KEEP YOUR WITNESS STATEMENTS SHORT AND TO THE POINT: A SHOT ACROSS THE LITIGANTS’ BOWS
In Avonwick Holdings Ltd v Azitio Holdings & Ors  EWHC 305 (Comm) Mr Justice Andrew Baker refused the defendants’ application for an adjournment of a trial date. When doing so he sent a clear message as to the way in which witness statements were to be drafted. The drafting of voluminous and argumentative witness statements is something we see a lot of in cases reported on this blog. Here we see the judge striking a pre-emptive blow.
“I trust that none of those witness statements will be seeking to recite for the court the story that is told by the documents. I trust that a desire for witness statements to do so, whether consciously or unconsciously, has not been part of the reason for seeking very extensively lengthy statements.”
The claimants brought an action for US$1 billion alleging fraudulent misrepresentations on the part of the defendants. The matter is listed for a seven week trial starting in October 2019. One of the defendants sought an adjournment of the trial, until after April 2020 and possibly as late as January 2021, on the grounds that the defendant was subject to pre-trial detention in Russia with criminal charges pending. It was also argued that the matter would not be ready for trial by the current date.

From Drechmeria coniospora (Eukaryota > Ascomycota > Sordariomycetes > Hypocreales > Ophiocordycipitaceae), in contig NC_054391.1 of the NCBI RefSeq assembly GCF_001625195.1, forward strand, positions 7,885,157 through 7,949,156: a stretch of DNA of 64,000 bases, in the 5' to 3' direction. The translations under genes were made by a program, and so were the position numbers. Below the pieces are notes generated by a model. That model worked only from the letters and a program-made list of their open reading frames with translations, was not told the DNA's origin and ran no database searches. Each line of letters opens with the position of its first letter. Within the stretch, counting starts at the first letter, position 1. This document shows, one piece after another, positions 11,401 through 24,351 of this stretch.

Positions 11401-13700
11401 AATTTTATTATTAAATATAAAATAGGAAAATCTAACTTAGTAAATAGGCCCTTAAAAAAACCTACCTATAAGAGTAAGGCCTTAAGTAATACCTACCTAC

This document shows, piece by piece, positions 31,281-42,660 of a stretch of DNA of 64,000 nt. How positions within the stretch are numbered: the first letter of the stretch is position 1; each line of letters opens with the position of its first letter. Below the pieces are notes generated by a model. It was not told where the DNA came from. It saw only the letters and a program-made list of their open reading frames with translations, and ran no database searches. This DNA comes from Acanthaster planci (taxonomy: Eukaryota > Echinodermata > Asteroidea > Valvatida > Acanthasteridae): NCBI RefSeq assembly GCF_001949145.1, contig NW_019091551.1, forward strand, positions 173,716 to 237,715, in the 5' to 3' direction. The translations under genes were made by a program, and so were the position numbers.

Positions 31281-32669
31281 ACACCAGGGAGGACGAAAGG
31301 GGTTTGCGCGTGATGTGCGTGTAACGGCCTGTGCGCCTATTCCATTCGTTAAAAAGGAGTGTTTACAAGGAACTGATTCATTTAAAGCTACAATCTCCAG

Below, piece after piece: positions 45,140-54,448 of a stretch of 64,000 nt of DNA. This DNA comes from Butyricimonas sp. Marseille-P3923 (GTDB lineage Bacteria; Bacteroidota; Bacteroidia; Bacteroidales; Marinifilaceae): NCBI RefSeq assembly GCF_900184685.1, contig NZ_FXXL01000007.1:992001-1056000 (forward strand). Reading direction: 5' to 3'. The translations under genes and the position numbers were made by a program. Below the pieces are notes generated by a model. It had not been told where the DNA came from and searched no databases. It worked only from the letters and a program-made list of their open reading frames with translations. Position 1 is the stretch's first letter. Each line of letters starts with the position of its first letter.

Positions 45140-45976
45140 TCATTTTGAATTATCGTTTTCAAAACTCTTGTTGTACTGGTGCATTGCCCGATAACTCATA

THE REJECTION OF THE DEFENDANT’S APPLICATION TO ADJOURN
The judge considered the application to adjourn and held that a balance needed to be drawn.
I bear well in mind that a small chance of very major prejudice may weigh more heavily in the balance than a large chance or even a certainty of more minor prejudice, but also that it is not a quantifiable exercise in any event, as there are qualitative differences between types of prejudice. Thus, most obviously, the prejudice or possible prejudice to Mr Mkrtchan of not being able to give evidence at trial is qualitatively different to prejudice to other parties by way of increased costs. Of course, equally, in one sense, as is always the case, it is impossible to know whether it is ultimately prejudicial to Mr Mkrtchan not to give evidence at trial since one cannot know, unless he gives evidence at trial, whether such evidence would be believed.
DEALING WITH THE ASSERTION THAT THE MATTER WOULD NOT BE READY FOR TRIAL
The judge also rejected the argument that the matter would not be ready for trial and made a number of case management directions.